Phase transition afoot: decomposition, release and renewal

Patrick Hollingworth
October 29, 2020

Dear Reader,

I trust this writing finds you well. (Being well these days is, of course, a relative measure.) You may or may not have noticed how in my last piece back in May I subtly tried to kill off this newsletter, but it is back for at least one—in fact, no, make that two—more rounds.

The reason for its stay of execution is because there are so many dynamics currently in play that are manifestations of the things I’ve been writing about over the past half-decade and I feel like it’s too good an opportunity to miss. And so in this second-to-last missive (at least, second-to last in its current configuration), I want to touch again on issues relating to scale, because not only do I think they’re of prime importance right now, but I’m pretty sure that they will drive what will happen next.

My main thesis—which you’re probably very much aware of—is that we have recently passed through a complexity threshold that will be incredibly difficult—and more-than-likely impossible—to pass back through (remembering my previous reference to the work of Nobel Prize winner Ilya Prigione and the arrow of time). The way I see it, what will happen next is that things will fragment, decompose and release, prior to renewal (I’m referring to Buzz Holling’s adaptive cycle here, and touch on it in more detail later on). Many indicators suggest we are in the early stages of a meta-level societal phase transition, and my hunch is that it will play out over the next decade or so.

The root cause of this is that modernity—which at least in part gave rise to technology—has accelerated the progress of humanity too quickly. Our progression has happened so quickly that we’ve forgotten—or perhaps, willfully ignored—the things that we once knew, with these things being the things that kept our world in balance and in check.

The things I’m speaking about all manifest from wisdom, a wisdom which was accrued from many millennia of living locally and sustainably within the natural world. Tacit, uncodified and unstructured wisdom has its origins in praxis, and both require time to develop: thicker-duration temporal scales are key.

However, modernity has favoured knowledge over wisdom and shorter over longer timespans. Rapid diffusion of explicit, codified and highly-structured knowledge is now the currency of choice. As a scientist, I have no problem with this: knowledge based on empirical evidence gets the thumbs up from me. But highly-structured knowledge is at great risk of being too-far removed from its initial context, and the dangers of removing—or at least, over-simplifying, or misidentifying—context from knowledge are very real. (The (dis)United States of America is a prime example right now, but there are many other such examples lurking just out of site).

Context is what situates knowledge and enables us to learn and acquire wisdom. But knowledge without context is like a duck without a pond.

Remembering that there’s no such thing as a free lunch, it is an illusion to presume that rapidly diffusible, highly-structured knowledge is in and of itself a good thing. One must always pay the price for lunch, and as we are finding out in 2020, the price is rather steep.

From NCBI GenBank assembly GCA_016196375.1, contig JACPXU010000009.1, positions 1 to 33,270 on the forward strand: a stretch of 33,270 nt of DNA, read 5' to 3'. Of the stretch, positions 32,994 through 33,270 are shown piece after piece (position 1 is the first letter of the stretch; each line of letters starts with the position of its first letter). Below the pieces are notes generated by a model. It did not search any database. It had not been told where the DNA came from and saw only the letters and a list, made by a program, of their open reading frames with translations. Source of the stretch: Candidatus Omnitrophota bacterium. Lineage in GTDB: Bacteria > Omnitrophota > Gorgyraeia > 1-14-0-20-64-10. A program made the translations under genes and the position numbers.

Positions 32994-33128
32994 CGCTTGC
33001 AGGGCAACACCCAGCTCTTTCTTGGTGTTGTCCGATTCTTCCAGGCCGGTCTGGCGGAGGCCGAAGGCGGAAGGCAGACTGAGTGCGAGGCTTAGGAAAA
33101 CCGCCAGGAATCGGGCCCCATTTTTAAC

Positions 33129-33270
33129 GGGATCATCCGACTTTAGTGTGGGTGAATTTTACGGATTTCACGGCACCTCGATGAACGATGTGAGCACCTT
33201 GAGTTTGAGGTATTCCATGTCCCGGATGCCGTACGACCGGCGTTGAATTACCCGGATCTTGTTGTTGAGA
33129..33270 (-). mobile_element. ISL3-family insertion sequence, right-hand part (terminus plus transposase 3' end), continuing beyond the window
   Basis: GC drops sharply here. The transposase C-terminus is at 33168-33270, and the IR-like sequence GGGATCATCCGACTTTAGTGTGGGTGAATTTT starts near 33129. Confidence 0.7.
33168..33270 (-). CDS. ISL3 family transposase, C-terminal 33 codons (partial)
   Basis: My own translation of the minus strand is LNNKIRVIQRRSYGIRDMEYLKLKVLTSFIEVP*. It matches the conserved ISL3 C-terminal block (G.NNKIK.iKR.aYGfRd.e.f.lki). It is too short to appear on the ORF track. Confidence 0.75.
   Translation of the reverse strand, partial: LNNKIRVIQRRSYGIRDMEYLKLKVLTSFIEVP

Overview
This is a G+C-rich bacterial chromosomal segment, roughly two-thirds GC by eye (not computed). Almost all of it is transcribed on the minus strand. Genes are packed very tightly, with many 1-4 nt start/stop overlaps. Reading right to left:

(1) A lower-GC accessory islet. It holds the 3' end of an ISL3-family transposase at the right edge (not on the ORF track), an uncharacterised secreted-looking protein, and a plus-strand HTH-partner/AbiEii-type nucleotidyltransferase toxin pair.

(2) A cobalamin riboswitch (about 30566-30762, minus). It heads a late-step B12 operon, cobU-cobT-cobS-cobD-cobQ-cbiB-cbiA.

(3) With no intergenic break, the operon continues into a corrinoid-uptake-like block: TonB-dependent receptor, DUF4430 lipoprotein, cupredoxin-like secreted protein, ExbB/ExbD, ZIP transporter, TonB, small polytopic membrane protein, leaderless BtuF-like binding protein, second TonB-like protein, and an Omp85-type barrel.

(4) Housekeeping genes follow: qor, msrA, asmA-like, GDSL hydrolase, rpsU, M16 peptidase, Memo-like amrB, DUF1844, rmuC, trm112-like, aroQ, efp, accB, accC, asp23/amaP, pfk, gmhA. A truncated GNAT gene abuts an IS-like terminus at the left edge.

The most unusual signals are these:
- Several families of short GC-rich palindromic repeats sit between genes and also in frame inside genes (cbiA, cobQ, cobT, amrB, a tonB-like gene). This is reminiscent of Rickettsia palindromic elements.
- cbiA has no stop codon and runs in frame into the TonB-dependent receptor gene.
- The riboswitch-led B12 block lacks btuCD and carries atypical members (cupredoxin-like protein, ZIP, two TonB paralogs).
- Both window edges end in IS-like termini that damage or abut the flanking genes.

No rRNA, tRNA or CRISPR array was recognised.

A very expensive lunch, with idiots

The overt structuring and codification of knowledge is what removes friction and enables its rapid diffusion. My writing here is but one example: although it’s not too concise—I prefer to write long-form and give you space to reach your conclusions—it is structured in a way, using sentences and paragraphs and headings and so forth, that enables you to make sense of it relatively easy. It’s also sent via a technological medium—in this case, email and web browser—that makes it accessible to anyone on earth who can access the internet and is literate.

All good so far.

But what if what I am writing is completely bogus? What if it’s all bullshit? (It’s not, I assure you, but please bear with me).

This is the challenge that our modern society now faces: technology that enables anyone to say and do anything, and anyone with an internet connection to access it. We have removed so many of the scaffolding mechanisms that kept things in check, to the extent that any village idiot now has a platform to exhibit their idiocy to the world (and to join up with other village idiots, and form online communities). There’s nothing wrong with the village idiot—after all, every town has one—it’s just that in the past, everyone in each town knew who theirs was. These days its far less obvious—to some people at least—and they now host Facebook groups, blogs, podcasts and the like.

Modernity and technology: not good, nor bad

This is why I say that modernity and its associated technology is the key enabler of what is currently unfurling. Modernity and technology are not good or bad, they just are. In many, many contexts, they enable exceptionally good things to happen (i.e. improved health, increased standards of living, and reduction in poverty), but in many, many contexts they enable exceptionally bad things to happen (i.e. global warming, biodiversity loss, and the threat of nuclear war).

The key—I believe—to living with the amplified complexity that modernity and technology have enabled is to be appropriately wary of highly structured and codified knowledge that has been removed from its context, and to be unrelenting in the pursuit of the convexity and optionality which is found in tacit, less codified knowledge i.e. wisdom. By convexity I simply mean Taleb’s risk asymmetry i.e. limiting downside no matter what, but not limiting upside. That’s what wisdom—if correctly applied—does for you: it enables you to avoid the downside, whilst not capping the upside.

The role of wisdom

Now that our society has—in the pursuit of explicit, codified knowledge—done away with wisdom, we have also done away with the scaffolding mechanisms that used to keep society and human behaviour in check. Evidence of this is everywhere, perhaps none more so than in that we seem to be the only living species on the planet that continually shits in its own nest, and thinks that to do so in the pursuit of mindless, never-ending growth is entirely normal.

We’ve gotten our spatial and temporal scales the wrong way around